A Dutch migrant Frank Smith Jnr who had previously worked at the AIS Steel plant (now BHP) established a mushroom farm at Fort Drummond in 1966. His farm operated until 1972. The Smith family arrived in Melbourne in 1952 and originally settled in Wauchope. By 1954 Frank Smith Jnr had moved to Port Kembla. The farm was known as Fort Drummond Mushrooms. Although no longer operated by Mr Smith, the fort continues to operate as a mushroom farm. Disused railway tunnels in the Blue Mountains, and the partially constructed tunnels of the city circles line in Sydney were used for mushroom farming during the 1920s and 1930s. This is the only known NSW example of a fort being used to farm mushrooms.

WIN TELEVISION
Part of the site of the Fort is occupied by WIN. This land was acquired in the early 1960s by Television Wollongong Transmission Ltd and their studios were constructed on part of the site of Fort Drummond. The station at the time was owned by Rupert Murdoch who later sold it to Bruce Gordon of Paramount International Television. Television Avenue, leading to the battery refects this phase of use of the site.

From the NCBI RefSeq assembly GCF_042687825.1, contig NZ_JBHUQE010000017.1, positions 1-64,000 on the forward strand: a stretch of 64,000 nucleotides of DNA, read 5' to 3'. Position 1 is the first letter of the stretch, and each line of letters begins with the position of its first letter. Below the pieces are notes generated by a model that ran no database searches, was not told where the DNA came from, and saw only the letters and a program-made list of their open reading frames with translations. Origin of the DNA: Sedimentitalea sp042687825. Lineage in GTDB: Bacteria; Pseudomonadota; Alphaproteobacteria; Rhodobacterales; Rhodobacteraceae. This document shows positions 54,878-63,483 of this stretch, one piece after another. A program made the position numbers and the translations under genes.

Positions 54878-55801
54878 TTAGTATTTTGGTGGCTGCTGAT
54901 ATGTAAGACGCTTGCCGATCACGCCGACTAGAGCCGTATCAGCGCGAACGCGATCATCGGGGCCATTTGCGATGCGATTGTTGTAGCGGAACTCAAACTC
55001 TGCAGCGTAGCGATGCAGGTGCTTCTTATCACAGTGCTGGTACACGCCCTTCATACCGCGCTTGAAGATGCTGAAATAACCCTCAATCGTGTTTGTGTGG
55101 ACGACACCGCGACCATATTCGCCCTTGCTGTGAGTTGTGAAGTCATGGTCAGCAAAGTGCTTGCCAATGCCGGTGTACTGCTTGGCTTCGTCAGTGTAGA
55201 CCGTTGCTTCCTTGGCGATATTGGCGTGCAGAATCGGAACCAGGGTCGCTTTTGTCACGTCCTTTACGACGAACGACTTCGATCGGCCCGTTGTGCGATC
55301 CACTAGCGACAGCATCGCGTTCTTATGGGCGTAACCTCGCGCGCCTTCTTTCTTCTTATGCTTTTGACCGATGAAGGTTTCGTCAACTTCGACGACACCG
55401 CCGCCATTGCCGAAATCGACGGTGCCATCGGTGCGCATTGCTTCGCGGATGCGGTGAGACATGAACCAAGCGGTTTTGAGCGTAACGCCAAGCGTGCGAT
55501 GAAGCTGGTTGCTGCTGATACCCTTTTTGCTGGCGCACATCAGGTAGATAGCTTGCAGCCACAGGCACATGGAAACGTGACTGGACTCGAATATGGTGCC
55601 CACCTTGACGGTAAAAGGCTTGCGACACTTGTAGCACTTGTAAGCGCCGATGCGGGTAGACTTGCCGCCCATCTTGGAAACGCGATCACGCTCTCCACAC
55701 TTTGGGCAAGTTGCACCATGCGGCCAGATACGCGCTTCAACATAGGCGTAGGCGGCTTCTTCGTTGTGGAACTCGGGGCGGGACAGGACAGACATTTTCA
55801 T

These facilities are still in use today.

Assessment of significance

SHR Criteria a)
[Historical significance]
Local - Associated with the coastal defences of NSW during World War II the speed on construction indicates Australia's rapid response to the threat of Japanese invasion. Known as the Kembla Fortress, Fort Drummond was one of the three coastal batteries erected to protect the steel works lining the bay, all of which survive.
SHR Criteria b)
[Associative significance]
Local - Associated with mushroom farming activities established by post war migrants from Holland.
SHR Criteria c)
[Aesthetic significance]
Local - The vista across the steel works and associated rail yard survives today
SHR Criteria d)
[Social significance]
Local
SHR Criteria e)
[Research potential]